The Trump administration is banning Chinese passenger airlines from flying scheduled service to the U.S. starting later this month, a move aimed at ramping up pressure on China, which hasn’t allowed U.S. carriers to resume flights there, and threatens to further isolate the world’s two largest aviation markets from one another.
The order, published Wednesday, takes effect June 16, but it could be moved up.
The issue comes amid rising tensions between Washington and Beijing. The dispute is also a departure from the type of bilateral agreements that the U.S. government has pursued for decades that aim to make it easier for airlines to expand to international airports without onerous government approvals. The U.S. does not have a so-called Open Skies agreement with China.
The U.S. order affects Air China, China Eastern, China Southern and Xiamen. The airlines did not immediately respond to a request for comment. The measure does not affect flights from Hong Kong, a Department of Transportation spokesman said.
The current dispute “goes back to the era of limited entry markets which we have been trying to get away from for the past 30 years,” said Bob Mann, an aviation analyst and a former executive at TWA and other airlines.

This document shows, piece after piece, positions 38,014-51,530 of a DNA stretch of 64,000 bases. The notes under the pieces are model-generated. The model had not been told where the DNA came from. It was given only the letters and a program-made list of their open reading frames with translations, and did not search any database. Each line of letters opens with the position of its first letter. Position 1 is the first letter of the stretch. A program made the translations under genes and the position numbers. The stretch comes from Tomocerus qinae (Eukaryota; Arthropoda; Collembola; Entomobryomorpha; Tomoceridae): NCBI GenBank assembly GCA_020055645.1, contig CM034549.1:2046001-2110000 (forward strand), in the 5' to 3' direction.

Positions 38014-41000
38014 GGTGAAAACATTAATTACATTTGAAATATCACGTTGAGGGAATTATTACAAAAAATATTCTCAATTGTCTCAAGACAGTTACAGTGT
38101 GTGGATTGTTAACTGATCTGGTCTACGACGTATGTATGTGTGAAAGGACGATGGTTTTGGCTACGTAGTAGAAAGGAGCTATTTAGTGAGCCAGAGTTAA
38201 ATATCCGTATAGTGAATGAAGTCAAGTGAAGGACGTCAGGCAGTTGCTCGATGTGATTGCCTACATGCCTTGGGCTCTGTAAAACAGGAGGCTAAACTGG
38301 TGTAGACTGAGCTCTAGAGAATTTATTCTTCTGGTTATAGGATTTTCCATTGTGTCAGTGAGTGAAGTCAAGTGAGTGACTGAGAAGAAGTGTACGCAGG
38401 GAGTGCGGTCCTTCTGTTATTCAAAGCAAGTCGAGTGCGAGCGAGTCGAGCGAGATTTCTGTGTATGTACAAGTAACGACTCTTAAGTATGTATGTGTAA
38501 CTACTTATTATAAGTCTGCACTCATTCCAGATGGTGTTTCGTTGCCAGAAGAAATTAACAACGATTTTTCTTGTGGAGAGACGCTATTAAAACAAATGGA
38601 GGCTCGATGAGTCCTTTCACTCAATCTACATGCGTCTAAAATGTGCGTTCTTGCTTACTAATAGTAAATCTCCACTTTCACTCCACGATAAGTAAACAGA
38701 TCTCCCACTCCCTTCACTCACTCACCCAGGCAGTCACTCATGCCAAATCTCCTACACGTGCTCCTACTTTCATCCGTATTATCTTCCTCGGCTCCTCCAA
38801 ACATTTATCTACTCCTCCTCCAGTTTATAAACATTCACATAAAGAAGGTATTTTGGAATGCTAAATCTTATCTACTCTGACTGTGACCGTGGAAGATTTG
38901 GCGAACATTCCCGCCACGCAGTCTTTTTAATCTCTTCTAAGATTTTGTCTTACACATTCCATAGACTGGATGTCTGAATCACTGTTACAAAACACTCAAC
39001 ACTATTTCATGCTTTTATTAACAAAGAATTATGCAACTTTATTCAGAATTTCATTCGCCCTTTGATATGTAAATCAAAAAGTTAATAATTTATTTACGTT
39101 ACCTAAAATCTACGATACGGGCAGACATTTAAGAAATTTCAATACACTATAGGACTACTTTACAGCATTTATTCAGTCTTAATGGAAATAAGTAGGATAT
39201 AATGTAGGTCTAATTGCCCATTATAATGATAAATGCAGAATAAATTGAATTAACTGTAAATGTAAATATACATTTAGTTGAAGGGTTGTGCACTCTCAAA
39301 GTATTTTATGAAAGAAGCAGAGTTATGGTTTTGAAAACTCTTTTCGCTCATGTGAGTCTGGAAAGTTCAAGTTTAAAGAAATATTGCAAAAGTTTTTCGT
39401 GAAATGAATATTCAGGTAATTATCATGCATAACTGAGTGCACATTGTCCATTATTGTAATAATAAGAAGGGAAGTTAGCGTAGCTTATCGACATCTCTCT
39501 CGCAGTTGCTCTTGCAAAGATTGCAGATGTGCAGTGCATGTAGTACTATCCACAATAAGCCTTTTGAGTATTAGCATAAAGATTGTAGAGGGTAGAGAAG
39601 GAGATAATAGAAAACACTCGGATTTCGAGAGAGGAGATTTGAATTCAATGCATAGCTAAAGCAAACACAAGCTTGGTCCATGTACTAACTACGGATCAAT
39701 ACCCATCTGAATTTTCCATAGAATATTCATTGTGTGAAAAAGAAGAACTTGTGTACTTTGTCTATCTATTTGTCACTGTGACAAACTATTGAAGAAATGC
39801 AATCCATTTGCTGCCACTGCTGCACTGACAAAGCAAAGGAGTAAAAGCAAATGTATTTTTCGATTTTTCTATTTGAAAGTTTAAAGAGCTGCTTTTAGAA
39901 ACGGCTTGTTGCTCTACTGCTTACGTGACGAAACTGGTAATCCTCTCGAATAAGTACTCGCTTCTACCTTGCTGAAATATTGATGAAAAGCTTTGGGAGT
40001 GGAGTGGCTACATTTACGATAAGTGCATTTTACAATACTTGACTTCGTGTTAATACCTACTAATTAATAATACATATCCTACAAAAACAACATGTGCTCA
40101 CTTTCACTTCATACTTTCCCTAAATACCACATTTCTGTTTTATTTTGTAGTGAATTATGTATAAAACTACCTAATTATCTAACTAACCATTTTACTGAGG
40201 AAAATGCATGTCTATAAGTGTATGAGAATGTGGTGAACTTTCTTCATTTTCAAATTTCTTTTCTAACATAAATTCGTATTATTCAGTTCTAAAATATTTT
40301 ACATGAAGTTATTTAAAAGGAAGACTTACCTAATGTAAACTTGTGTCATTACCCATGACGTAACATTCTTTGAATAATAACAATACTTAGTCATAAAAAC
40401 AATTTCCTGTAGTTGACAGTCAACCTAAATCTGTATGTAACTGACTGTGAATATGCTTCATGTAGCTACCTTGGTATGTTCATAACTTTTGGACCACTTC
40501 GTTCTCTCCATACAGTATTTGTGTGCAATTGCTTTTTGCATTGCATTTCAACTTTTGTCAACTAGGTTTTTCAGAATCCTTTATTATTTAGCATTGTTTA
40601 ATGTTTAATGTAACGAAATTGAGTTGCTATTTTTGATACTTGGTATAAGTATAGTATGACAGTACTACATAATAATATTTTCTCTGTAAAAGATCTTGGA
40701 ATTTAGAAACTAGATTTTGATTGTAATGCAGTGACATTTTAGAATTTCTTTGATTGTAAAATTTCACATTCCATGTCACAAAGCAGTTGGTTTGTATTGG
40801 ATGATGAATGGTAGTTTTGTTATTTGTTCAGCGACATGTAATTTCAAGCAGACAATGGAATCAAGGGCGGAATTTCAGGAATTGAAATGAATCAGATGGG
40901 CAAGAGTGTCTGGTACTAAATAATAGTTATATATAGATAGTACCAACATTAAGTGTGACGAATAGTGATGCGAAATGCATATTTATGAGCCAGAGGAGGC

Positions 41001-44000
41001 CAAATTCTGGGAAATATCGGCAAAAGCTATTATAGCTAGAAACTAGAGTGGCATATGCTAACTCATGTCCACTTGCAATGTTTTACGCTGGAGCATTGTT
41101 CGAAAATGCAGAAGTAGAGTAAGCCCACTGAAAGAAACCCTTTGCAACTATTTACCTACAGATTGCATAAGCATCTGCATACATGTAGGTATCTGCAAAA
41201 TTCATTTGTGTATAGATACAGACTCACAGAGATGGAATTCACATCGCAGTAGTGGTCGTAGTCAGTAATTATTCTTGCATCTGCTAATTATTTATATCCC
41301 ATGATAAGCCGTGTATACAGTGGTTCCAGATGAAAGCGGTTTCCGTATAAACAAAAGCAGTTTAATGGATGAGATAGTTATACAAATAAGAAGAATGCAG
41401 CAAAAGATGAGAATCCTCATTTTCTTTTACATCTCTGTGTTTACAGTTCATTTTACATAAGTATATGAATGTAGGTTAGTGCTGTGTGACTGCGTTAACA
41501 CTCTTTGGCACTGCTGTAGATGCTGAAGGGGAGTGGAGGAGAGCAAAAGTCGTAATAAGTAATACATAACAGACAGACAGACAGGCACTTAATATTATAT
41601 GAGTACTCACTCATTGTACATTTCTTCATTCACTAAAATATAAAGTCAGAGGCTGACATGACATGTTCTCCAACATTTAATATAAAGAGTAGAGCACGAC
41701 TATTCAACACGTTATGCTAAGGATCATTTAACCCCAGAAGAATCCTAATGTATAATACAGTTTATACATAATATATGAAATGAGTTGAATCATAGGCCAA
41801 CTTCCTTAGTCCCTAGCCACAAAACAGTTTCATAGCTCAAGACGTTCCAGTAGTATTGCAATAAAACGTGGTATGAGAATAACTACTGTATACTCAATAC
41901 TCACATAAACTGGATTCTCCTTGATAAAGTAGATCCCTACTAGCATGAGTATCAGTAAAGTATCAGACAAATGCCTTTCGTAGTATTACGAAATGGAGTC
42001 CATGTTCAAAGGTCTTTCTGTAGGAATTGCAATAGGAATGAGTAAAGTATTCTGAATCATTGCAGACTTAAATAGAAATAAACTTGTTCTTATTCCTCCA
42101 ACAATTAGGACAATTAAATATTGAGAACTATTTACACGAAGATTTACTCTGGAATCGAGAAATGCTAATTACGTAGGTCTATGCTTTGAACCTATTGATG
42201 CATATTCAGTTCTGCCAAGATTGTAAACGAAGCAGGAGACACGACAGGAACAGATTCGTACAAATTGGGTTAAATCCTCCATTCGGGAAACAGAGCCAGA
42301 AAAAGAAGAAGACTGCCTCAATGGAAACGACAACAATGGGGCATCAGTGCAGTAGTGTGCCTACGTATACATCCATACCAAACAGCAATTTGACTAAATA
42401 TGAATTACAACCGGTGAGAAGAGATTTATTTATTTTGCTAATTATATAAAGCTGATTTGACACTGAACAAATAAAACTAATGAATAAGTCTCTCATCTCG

Delta Air Lines and United Airlines have been pushing to return to China after pausing service because of the coronavirus pandemic earlier this year, but they haven’t yet received the approvals from Chinese aviation authorities to do so.
“We support and appreciate the U.S. government’s actions to enforce our rights and ensure fairness,” Delta said in a statement.
United, for its part, said, “We look forward to resuming passenger service between the United States and China when the regulatory environment allows us to do so.”
“Our overriding goal is not the perpetuation of this situation, but rather an improved environment wherein the carriers of both parties will be able to exercise fully their bilateral rights,” said the U.S. Department of Transportation’s order Wednesday. “Should the [Chinese aviation authority] adjust its policies to bring about the necessary improved situation for U.S. carriers, the Department is fully prepared to revisit the action it has announced in this order.”
In March, Chinese aviation officials said airlines from that country could keep flying one scheduled passenger flight a week, on one route to any country, a measure aimed at preventing the spread of the coronavirus.
In January, U.S. and Chinese airlines operated 325 flights a week between the two countries, the DOT said.
The Civil Aviation Administration of China could not immediately be reached for comment. Chinese Embassy officials did not immediately respond to a request for comment.